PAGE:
She felt her self expanding.

Callie wasn&;t the kind of girl who traveled to Europe, like Kate, who &;wintered&; in Switzerland, or Imogen, who spent her birthday in Paris. The only place Callie had ever traveled was Phoenix. It was sadly lacking in magical firebirds.

But now here she was. In Scotland. In an actual castle.

Even the exhaustion of the endless travel from San Diego to New York to London to Edinburgh to the village of South Kingsferry couldn&;t extinguish the new thing bubbling up inside her.

&;Hey kiddo,&; her dad said, peeking his head into the billiards room. &;Are you joining us for the rest of the tour?&;

Of course she was. Callie wanted to turn over every stone in this fortress of a place, from the servants&; quarters to the castle keep, an enormous tower at the castle&;s center. For hundreds of years, the keep had been a lookout to watch for enemies and take refuge if the worst should happen.

&;Where&;s the moat?&; Callie&;s little brother, Jax, had asked when they first arrived. Their parents had laughed.

It wasn&;t such a silly question, though. Some of Callie&;s daydreams in the months leading up to the trip definitely included moats. But her parents had been here before. To them it was less of a fantasy.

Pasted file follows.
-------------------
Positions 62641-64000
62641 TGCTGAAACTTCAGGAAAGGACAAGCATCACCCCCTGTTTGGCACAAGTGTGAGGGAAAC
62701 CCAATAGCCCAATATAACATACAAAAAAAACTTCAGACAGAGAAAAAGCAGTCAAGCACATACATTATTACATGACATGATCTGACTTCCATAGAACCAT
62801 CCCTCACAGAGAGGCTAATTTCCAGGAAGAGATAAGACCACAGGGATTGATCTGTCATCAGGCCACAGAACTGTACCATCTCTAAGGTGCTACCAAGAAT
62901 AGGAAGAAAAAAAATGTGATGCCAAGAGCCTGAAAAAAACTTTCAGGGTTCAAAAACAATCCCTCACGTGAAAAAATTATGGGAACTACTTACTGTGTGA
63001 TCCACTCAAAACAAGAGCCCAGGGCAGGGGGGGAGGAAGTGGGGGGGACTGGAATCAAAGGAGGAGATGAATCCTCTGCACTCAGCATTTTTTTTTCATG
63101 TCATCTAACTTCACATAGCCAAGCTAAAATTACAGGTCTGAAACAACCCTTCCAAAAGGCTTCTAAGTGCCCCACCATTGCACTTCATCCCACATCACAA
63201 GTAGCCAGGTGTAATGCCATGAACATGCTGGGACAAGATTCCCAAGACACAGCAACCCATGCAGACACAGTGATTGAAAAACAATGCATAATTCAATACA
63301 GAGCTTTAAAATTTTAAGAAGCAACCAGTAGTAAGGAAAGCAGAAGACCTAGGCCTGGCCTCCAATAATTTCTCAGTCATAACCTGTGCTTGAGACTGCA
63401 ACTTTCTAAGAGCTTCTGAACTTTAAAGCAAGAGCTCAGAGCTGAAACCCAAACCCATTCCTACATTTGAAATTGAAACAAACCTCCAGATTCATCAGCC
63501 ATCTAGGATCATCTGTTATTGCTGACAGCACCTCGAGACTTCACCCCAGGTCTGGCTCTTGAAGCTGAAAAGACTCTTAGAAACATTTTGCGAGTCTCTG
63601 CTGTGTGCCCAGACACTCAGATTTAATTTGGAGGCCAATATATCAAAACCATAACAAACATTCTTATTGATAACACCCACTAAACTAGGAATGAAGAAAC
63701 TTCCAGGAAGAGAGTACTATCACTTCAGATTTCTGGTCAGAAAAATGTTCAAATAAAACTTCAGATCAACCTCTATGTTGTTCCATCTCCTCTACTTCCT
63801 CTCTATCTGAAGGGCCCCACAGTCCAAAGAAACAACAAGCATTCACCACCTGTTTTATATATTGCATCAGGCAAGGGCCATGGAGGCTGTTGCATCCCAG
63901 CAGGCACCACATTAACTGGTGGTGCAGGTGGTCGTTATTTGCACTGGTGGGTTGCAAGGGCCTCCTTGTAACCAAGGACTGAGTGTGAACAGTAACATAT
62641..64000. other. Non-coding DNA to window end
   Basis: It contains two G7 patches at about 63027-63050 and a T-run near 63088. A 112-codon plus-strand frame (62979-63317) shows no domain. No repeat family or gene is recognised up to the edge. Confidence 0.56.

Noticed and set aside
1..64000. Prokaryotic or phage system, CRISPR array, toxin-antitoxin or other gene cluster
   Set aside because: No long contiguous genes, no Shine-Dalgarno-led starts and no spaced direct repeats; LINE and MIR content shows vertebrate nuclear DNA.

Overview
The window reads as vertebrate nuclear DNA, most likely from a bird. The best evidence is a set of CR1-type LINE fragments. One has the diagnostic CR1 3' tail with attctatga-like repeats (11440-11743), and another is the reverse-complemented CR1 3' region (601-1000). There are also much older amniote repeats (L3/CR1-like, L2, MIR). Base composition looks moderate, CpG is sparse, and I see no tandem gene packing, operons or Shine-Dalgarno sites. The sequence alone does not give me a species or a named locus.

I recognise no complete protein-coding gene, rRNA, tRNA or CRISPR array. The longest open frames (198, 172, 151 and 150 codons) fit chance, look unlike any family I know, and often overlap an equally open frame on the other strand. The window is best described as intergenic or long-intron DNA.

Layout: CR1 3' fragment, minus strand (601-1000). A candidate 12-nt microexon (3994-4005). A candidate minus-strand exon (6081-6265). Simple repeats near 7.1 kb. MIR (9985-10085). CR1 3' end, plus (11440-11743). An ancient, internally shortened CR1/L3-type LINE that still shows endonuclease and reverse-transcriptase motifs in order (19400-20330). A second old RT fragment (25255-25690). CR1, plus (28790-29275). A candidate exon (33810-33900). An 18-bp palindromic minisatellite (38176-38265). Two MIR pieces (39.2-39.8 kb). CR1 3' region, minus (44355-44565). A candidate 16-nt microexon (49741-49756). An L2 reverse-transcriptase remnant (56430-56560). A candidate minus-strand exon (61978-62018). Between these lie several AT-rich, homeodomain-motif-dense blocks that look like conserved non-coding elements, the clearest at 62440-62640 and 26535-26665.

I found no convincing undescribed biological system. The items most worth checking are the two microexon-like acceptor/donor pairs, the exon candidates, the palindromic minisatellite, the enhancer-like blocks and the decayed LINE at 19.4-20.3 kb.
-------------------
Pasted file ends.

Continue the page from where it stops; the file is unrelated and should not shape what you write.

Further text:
&;No moat,&; Dad said. &;Or drawbridge. It wasn&;t the sort of castle with its own military. Just a family and their servants. And visiting nobles.&;

Generations upon generations of an old Scottish family named Spence had lived and died in this place, and in between they&;d had dreams and fears and great loves and crushing disappointments. Even when the Spence line had dwindled down to only Lady Philippa Whittington-Spence, she&;d made sure to keep it a place where a family could build something together, safe from intruders.

&;Where&;d you run off to?&; Mom asked, when Dad appeared with Callie in tow.

&;I found her in the billiards room,&; Dad said.

&;Billiards?!&; Jax screeched, appearing from behind a massive gold chair. &;I wanna see!&;

He took off running and Dad sprinted after him.

&;What do you think?&; Mom asked, staring at the massive portrait of a stern man in a military uniform, hanging over the biggest fireplace Callie had ever seen. &;I always felt like this guy was judging me.&;

&;Is it all the same?&; Callie asked. &;From when you lived here before?

&;Pretty much. All your first impressions&; I bet they&;re the same as mine the first time I arrived. Almost twenty years ago now!&;

&;You&;re old,&; Callie said, and Mom laughed.

&;What do you think? You okay?&;

Callie nodded. She was more than okay. &;I guess I can&;t quite believe this is really happening. I mean&; we live here now.&;